In 1908, Eugène Olivier (1881-1964) crowned the French fencing team as an Olympic champion with the sword. At those London Games he also won bronze in the individual event. He founded the Paris University Club of which he became the first president and from 1905 to 1913 he was a member of the French national team. Normally he would have also disputed the 1912 Games in Stockholm, but France withdrew a few days before the start because it did not agree with certain changes in the rules. As a son of a gynecologist and as a member of three generations of doctors he also started studies in Medicine. After graduating, he specialized in Surgery and Anesthesia. In 1912 he was appointed Deputy Head of Surgery at the Faculté de Médecine de Paris. During World War I he worked in the Center de Fistuleux Osseux du Mont-des-Oiseaux of Hyères and in the Centre de rééducation et d'appareillage des Tirailleurs Marocains of San-Salvadour. In 1923 he acquired the title Docteur des Sciences and agrégé des facultés de médecine and was appointed as Professor of Anatomy. From 1923 to 1926 at the University of Lille, then to that of Paris and to the Institut d'Education Physique de l'Université de Paris.
Constantin Henriquez de Zubiera (1882-?), a student of Medicine of Haitian origin, was entitled to claim that he was the first colored Olympic competitor. With the French team he won the first Olympic rugby title at the 1900 Games in Paris. Later he and his teammates took second place in the tug-of-war. With Stade de France he crowned himself three times as a French rugby champion. In 1904 he introduced the football game in his homeland, and he also scored the very first goal for Haiti. With his brother Alphonse who became a lawyer, he founded l'Union Sportive Haitienne and in 1950 he was elected senator in his country.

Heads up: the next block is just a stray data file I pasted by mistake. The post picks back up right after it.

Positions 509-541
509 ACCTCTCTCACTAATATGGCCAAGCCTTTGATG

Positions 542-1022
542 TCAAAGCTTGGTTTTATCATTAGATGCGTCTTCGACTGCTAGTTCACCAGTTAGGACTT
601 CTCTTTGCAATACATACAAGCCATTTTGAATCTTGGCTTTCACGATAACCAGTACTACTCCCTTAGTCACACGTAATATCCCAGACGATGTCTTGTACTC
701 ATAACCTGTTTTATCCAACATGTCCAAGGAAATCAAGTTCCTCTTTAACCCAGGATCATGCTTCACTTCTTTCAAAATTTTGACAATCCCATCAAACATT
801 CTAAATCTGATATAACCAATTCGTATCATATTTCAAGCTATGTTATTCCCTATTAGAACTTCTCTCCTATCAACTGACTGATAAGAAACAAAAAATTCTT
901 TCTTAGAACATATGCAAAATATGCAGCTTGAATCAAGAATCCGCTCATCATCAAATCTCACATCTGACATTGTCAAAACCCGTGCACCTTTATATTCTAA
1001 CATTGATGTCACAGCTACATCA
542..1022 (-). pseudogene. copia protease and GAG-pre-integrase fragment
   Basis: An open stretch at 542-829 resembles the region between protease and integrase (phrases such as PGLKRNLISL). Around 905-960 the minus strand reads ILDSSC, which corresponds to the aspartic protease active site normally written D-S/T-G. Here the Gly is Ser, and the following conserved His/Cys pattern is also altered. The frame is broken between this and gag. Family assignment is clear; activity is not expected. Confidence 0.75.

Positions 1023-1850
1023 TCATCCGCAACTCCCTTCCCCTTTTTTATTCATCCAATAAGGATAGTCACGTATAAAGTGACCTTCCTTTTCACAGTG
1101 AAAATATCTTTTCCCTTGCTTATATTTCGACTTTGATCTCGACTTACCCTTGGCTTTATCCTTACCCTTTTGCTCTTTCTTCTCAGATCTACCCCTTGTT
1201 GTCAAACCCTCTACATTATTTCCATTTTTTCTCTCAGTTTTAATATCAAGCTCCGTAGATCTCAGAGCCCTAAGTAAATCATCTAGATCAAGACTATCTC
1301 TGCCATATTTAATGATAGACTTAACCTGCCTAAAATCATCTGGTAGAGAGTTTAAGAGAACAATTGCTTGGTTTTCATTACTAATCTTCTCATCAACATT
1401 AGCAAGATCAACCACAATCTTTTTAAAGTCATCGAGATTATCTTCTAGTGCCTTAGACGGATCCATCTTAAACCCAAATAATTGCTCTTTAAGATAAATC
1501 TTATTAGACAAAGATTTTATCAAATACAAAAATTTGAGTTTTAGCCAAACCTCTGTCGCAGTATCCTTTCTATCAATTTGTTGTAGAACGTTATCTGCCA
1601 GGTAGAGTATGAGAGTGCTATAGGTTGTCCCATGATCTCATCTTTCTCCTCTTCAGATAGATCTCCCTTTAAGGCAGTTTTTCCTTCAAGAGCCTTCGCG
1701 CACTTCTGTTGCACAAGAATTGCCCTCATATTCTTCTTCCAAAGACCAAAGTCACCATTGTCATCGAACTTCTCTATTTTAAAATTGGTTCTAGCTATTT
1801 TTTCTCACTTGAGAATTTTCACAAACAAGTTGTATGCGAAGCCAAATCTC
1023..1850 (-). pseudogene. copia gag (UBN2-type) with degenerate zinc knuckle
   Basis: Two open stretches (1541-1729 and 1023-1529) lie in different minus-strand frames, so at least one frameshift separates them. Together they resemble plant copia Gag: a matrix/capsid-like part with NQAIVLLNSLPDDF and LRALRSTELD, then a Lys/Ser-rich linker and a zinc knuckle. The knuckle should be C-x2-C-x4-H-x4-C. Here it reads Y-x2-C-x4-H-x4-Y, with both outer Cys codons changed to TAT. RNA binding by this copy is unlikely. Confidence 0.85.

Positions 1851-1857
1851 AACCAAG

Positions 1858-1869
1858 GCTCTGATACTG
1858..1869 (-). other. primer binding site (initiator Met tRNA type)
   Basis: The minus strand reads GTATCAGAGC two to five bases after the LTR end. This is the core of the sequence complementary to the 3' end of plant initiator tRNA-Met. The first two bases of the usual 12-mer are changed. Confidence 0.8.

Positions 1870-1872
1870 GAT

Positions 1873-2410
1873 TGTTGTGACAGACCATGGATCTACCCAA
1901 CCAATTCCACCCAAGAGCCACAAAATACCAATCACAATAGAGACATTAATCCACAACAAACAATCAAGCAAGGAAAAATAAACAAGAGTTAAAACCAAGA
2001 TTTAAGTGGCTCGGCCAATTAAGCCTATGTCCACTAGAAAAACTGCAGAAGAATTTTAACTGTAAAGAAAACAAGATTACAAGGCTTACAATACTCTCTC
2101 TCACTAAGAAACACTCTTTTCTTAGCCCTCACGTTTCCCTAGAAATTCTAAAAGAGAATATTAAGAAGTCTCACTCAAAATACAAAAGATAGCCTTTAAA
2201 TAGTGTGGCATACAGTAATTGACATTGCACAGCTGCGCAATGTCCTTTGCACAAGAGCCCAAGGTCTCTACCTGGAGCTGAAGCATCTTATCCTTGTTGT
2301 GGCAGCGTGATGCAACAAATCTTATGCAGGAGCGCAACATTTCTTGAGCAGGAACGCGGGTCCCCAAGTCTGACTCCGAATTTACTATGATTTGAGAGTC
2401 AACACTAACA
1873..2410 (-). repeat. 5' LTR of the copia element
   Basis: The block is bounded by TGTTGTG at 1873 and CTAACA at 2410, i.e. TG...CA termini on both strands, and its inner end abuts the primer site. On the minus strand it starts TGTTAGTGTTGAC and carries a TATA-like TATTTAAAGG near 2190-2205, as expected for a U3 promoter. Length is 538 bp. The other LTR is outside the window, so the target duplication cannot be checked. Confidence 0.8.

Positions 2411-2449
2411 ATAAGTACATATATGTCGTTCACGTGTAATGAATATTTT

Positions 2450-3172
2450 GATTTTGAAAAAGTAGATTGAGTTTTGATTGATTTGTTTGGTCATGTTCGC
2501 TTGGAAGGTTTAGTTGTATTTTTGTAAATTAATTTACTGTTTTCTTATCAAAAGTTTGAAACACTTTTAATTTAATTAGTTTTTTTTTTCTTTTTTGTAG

Herman Groman (1882-1954) won bronze in the 400m at the 1904 Olympics in St-Louis. The American team was then represented by the Chicago Athletic Club runners. He graduated from Yale University like his father and grandfather and in 1907 he started as general practitioner in Hammond, Indiana.
At the 1908 Olympic Games in London, Harvey Sutton (1882-1963) ran the 800m for Australasia, the combined team from New Zealand and Australia. He got into the semi-finals, but his third place did not give him a final battle. He improved the Australian record over the half mile several times. During his university studies he defended his alma mater in lacrosse, cricket and athletics. In 1905 he graduated from the University of Melbourne and he did research in the New College of Oxford in England into the effects of increasing body temperature on the metabolic rate. After a career as a Sutton Medical Officer at the Charing Cross Hospital and the Lister Institute of Preventive Medicine, he returned to Melbourne where he held the same position at the Victorian Department of Public Instruction until the beginning of World War I. During World War I he was captain of the Australian Army Medical Corps and he led the Australian Imperial Force in Egypt, Sinai, Palestine and Syria, the Sanitary Section, Anzac Mounted Division and the Anzac Field Laboratory where he focused on specific problems in dysentery and malaria . After the war he became Principal Medical Officer of the New South Wales Department of Public Instruction in Melbourne and he taught Public Health and Preventive Medicine at the University of Sydney. In 1930 he was appointed head of the newly established School of Public Health and Tropical Medicine. He was also interested in sports medicine and in 1920 he took part in the foundation meeting of the Australian Universities' Sports Association, in which he spent his entire career.